Both vessels are 1,187 feet long, longer than an aircraft carrier, and 213 feet wide. They rise more than 20 stories above the waterline (236 feet) and each carry up to 6,296 people. The first ship, Oasis, was also the most expensive commercial ship ever built, reportedly costing $1.24 billion (US). That price bought luxury, and the newest ship, Allure, has an ice skating rink, two-deck dance hall, and a 1,380-seat theater.

 

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5 Tips for Dealing with Culture Shock

Culture shock 1Dealing with culture shock can be a surprisingly difficult challenge for some people that are either traveling abroad for the first time, or delving into a much more foreign culture than what they’ve experienced in the past. It’s tough to prepare for the first steps out of the modern, air-conditioned Delhi airport, when the noise and smell and sights hit you, the autowallahs surround you, and the beggars surround you. When you arrive at a homestay in a Masaai village in Tanzania, you can’t do much to get in the mindset of little girls being stronger than you, sharing a bed with a goat, or giving up on identifying what it is that you’re eating. Culture shock can be overwhelming, and make travel that much more difficult. Here are some tips for combating it:

 

Culture shock 21. Know what you’re going into

If you take some time researching the place that you’re going, understanding a little bit of the local customs, and knowing at least a little bit what to expect, your transition will be infinitely easier. Get information from guidebooks, travel blogs, national websites, novels about the country, or whatever else you find easiest to acclimate with. You will find many moments where you instantly recognize a custom that would otherwise be totally baffling to you had you not read about it beforehand.

 

2. Learn a few words

You’re always going to feel like a little bit of an idiot saying the same three Thai phrases over and over again, but they really do help. Being able to say simple pleasantries, ask how much something costs and understand the answer, and a few emergency phrases will help a lot. As you become more comfortable with the culture, you can expand your vocabulary, but it’s good to have at least a tiny bit before you arrive.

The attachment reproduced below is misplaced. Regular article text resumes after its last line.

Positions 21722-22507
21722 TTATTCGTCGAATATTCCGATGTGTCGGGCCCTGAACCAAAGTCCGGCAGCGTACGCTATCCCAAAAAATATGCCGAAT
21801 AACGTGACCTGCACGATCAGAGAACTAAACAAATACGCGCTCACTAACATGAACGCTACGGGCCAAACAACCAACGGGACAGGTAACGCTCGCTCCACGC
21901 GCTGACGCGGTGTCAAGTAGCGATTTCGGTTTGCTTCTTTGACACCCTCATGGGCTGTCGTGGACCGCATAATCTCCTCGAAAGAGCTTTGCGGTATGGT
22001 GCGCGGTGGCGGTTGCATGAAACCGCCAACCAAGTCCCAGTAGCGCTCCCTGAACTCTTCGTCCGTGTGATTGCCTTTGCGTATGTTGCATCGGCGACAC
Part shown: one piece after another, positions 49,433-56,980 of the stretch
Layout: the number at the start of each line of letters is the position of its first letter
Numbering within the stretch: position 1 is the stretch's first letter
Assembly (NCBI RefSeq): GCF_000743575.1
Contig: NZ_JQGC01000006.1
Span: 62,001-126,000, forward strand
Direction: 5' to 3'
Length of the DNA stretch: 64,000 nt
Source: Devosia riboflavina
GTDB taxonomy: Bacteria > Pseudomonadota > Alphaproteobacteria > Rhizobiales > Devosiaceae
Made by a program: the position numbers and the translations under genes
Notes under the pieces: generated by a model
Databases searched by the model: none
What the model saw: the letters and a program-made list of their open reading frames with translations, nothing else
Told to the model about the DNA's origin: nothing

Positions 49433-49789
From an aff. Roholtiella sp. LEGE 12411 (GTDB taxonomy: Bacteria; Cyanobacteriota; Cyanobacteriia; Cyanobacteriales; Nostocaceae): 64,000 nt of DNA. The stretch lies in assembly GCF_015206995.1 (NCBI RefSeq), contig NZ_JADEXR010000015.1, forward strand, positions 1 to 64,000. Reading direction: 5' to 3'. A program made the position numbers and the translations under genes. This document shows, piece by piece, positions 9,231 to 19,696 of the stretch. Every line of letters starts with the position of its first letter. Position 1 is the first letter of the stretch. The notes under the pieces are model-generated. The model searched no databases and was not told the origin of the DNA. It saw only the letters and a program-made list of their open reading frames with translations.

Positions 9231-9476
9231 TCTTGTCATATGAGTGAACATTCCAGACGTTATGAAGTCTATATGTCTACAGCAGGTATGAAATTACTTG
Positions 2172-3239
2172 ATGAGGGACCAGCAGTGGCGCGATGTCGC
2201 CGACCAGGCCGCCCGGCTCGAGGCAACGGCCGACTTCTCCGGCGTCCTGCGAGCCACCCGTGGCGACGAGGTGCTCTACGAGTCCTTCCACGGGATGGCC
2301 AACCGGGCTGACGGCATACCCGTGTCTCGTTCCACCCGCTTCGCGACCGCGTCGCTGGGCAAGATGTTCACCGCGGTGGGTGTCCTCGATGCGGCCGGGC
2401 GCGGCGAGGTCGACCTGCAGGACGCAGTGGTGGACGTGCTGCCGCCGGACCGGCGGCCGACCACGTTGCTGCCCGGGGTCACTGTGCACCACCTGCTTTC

3. Find patterns

Diving into a place that is totally foreign from everything you’ve ever experienced is great, but don’t overstretch yourself. Many backpackers arrive in a city, see the top recommended sites, and move on within two days. This isn’t recommended, especially when you’re first starting out. Find a comfortable guesthouse, get to know the owners, ask them lots of questions. Learn your way around the neighborhood, go to the same noodle lady on the corner every day until she knows what you want better than you do, and otherwise ease into things. Then you can move on with a much better basis.

 

Culture shock 34. Band together

Other foreigners will be going through the same experience as you, and can be an excellent resource in information and retaining sanity (not to mention talking you out of making bad choices). This is especially true if you’re traveling alone. Find comfort and familiarity in people with similar backgrounds to your own, and use their advice and company to get a better foothold wherever you are. That’s not to say that you should be dependent, or only have an “expat experience.” The more you adapt over time, the less you’ll need other foreigners to help you out.

 

5. Reminders from home

Sure, traveling with your stuffed bear you’ve had for 20 years might like funny to the locals, but who cares? If it gives you a sense of security, it’s worth it. Skype home. Have your parents send you something special that you can’t find where you are (cheddar cheese, maple syrup, good coffee, tampons, whatever). You will be a happy person.

 

Immersing yourself in a new culture doesn’t have to be intimidating. While some degree of shock is inevitable, it’s easy to manage by following a few simple tips. Above all, don’t be scared of trying new things!

 

 

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Staying Sane on the Road

Long term travel can be one of the most liberating, refreshing, and consciousness-expanding experiences that you choose to undergo in your lifetime. But while it has so much positive potential, it can often take a toll on your mental health. Feelings of homesickness and culture shock can be overwhelming, especially when combined with the stress of always being on the move.